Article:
Just as in the end it will be the prayers of good people for the conversion of Russia which will bring her again into the tradition of Europe, so for now and the immediate future it will be the moral courage and example of Britain and America, together with the characer of the future Europe they help to mould, which will do most to enable Russia to emerge as a nation purified and cleansed by her own sacrifices. Thus only can we truly repay our debt to a brave people whose great political experiment, while it has borne good Fruit, has also involved the growth of evils, fully as great as those of our common enemies,
THE FORGOTTEN FARMER
RE-ASSURANCE has succeeded
assurances to agriculture that it need have no fear of being betrayed after this war as it was after the last. A pledge as to the stability of prices for four years has been given, and farmers have ventured to hope that investment in land and stock may not be such a gamble as in the past. Their hopes are not altogether based on politicians' promises. Views formerly held as to the necessity for importing the greater part of our food have been exploded by our experience of what, under the pressure of war conditions, agriculture has been able to do in this respect. Our proven independence of supplies
from overseas once thought essential is a solid fact which farmers are right in interpreting as pointing to a change of policy.
But all this seems to be forgotten. The White Paper on Employment to which we referred last week is wholly concerned with manufacturing industries and the expansion of commerce. The primary producer as offering a market for labour is almost completely left out of the picture. Indeed, this document explicitly proposes thc continuance of a policy which, before the war, nearly put an end to British farming. Thus it is stated that " we must continue to import from abroad a large proportion of our foodstuffs and raw materials and to u greater extent than ever before we shall have to pay for them by the export of our goods and services." From the standpoint of agticutture, these are ominous words. Apart from the fact that other nations are increasingly supplying themselves with the commodities for which formerly they were dependent on us, the policy outlined in the White Paper seems in this respect to be the exact opposite of that implied in the promises given the farming community.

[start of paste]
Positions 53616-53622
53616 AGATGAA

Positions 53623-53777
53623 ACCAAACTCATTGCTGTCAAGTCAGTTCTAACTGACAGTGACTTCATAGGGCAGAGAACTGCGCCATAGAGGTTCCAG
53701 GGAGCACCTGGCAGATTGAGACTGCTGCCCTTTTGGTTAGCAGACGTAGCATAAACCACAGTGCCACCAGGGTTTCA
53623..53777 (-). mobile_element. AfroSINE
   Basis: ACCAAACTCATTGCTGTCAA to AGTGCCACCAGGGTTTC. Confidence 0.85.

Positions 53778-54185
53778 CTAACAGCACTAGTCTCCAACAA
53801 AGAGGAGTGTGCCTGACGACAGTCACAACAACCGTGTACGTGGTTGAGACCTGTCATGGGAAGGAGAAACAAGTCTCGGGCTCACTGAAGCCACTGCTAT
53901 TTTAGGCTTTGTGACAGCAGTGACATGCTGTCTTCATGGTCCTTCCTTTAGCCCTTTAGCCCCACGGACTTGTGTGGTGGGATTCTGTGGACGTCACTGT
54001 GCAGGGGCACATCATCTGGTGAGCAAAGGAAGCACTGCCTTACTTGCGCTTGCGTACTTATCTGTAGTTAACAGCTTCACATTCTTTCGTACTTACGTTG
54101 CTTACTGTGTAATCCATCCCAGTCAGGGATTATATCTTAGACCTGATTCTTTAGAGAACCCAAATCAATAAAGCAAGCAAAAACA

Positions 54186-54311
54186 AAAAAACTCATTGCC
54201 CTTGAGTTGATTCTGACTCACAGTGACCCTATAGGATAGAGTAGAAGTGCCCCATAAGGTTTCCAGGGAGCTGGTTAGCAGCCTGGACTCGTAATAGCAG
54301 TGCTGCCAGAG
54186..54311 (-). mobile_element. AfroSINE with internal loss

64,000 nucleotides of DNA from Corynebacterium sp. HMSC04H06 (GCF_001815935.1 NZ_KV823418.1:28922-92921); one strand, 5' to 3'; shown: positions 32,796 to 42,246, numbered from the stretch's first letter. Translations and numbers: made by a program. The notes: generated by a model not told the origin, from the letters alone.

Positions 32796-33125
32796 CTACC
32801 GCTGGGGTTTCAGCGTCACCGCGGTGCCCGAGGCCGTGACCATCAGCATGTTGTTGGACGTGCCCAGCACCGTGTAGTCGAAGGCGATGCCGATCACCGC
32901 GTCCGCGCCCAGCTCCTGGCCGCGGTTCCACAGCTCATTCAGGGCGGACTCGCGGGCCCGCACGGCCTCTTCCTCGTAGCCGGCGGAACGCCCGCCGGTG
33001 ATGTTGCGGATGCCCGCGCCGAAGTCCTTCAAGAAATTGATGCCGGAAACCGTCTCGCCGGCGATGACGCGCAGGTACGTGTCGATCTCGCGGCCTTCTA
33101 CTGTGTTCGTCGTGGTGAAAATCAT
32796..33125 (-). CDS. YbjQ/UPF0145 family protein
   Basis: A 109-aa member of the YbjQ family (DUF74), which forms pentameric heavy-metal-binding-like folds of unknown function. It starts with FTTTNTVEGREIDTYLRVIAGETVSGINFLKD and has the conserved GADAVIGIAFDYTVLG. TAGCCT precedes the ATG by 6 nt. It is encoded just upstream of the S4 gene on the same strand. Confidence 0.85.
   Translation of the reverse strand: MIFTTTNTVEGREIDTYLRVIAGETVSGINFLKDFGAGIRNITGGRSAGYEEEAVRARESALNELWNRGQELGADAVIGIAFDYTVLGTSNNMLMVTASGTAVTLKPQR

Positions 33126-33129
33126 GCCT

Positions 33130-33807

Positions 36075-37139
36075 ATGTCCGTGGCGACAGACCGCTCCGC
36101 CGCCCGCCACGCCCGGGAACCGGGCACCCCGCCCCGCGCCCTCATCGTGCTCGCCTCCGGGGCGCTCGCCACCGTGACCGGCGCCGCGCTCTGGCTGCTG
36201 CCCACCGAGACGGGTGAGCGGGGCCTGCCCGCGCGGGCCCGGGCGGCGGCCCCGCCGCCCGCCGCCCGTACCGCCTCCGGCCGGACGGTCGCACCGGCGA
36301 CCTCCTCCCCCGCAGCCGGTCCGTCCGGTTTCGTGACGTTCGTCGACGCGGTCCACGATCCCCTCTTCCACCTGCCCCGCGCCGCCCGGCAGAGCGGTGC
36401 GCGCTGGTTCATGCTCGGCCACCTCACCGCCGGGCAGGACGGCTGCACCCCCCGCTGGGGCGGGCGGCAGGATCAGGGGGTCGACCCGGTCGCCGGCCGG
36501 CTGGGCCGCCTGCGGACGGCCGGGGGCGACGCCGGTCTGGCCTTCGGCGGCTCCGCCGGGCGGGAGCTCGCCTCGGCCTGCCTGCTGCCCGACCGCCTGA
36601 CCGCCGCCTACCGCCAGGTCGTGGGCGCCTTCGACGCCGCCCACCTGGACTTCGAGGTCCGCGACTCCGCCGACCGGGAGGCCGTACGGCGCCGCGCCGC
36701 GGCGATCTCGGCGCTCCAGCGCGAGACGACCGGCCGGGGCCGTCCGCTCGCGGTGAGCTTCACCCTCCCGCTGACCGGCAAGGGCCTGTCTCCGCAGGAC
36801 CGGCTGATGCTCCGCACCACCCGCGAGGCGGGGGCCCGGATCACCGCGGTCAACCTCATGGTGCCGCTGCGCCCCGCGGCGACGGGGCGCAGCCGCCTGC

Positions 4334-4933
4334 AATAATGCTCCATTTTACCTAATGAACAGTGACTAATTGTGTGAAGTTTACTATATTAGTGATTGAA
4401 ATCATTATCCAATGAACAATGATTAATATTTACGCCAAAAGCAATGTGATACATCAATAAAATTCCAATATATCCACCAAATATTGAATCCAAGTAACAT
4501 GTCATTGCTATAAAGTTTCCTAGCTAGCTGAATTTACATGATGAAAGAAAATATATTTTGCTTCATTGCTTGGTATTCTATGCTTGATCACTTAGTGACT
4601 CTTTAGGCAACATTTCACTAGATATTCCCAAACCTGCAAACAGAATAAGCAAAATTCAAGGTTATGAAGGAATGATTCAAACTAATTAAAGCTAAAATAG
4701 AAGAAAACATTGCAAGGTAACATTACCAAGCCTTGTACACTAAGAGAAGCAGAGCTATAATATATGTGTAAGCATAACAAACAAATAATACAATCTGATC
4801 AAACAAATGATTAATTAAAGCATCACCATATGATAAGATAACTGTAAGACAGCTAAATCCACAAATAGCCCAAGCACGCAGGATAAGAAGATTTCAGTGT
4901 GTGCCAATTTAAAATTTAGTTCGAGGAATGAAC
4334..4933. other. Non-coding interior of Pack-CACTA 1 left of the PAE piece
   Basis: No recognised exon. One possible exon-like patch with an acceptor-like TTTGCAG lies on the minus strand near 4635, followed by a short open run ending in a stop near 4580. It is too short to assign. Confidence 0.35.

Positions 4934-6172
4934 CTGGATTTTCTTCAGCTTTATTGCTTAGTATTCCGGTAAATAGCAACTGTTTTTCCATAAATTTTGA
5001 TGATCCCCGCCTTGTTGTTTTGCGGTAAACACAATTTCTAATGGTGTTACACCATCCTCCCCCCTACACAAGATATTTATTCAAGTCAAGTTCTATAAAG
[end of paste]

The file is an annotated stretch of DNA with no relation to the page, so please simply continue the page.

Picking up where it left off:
THE Interim report issued by the
Speaker's Conference appointed to investigate the question of electoral reform proposes no radical changes. It definitely rejects the system of Proportional Representation and leaves unchanged the present qualifications for the Parliamentary
franchise. This last statement, however. needs to be supplemented by observing that the same register will, if the Conference's proposals are given effect, serve for both Parliamentary and municipal elections This extension of the Parliamentary register to cover municipal contests will by abolishing the rate-paying qualification now necessary ,in the latter; mean the addition to the municipal registers of some 8.000.000 voters.
The redistribution of seats which it is proposed to undertake is of less importance than is the foreshadowing of " a permanent organisation to keep watch upon the growth and decline of
opinion in the constituencies." The Commissioners on this body, it is stated, will be expected to report upon the state of representation at intervals of not less than three and not more than seven years. In the present state of affairs this is of crucial importance. The White Paper on Employment issued recently has much to say on the mobility of labour and the need that will arise to distribute the industrial population according as this or that industry needs an augmented body of workers. The provision of pre-fabri. eated houses which can be erected at short notice will greatly facilitate this mobility. If the hints thrown out by the White Paper on Employment are taken seriously, we are likely, therefore, to see mushroom towns springing
up in a few weeks. The situation thereby created can be dealt with only by constant bringing up-to-date of the electoral map. Mobility of labour. Prefabricated houses and electoral reform are closely related.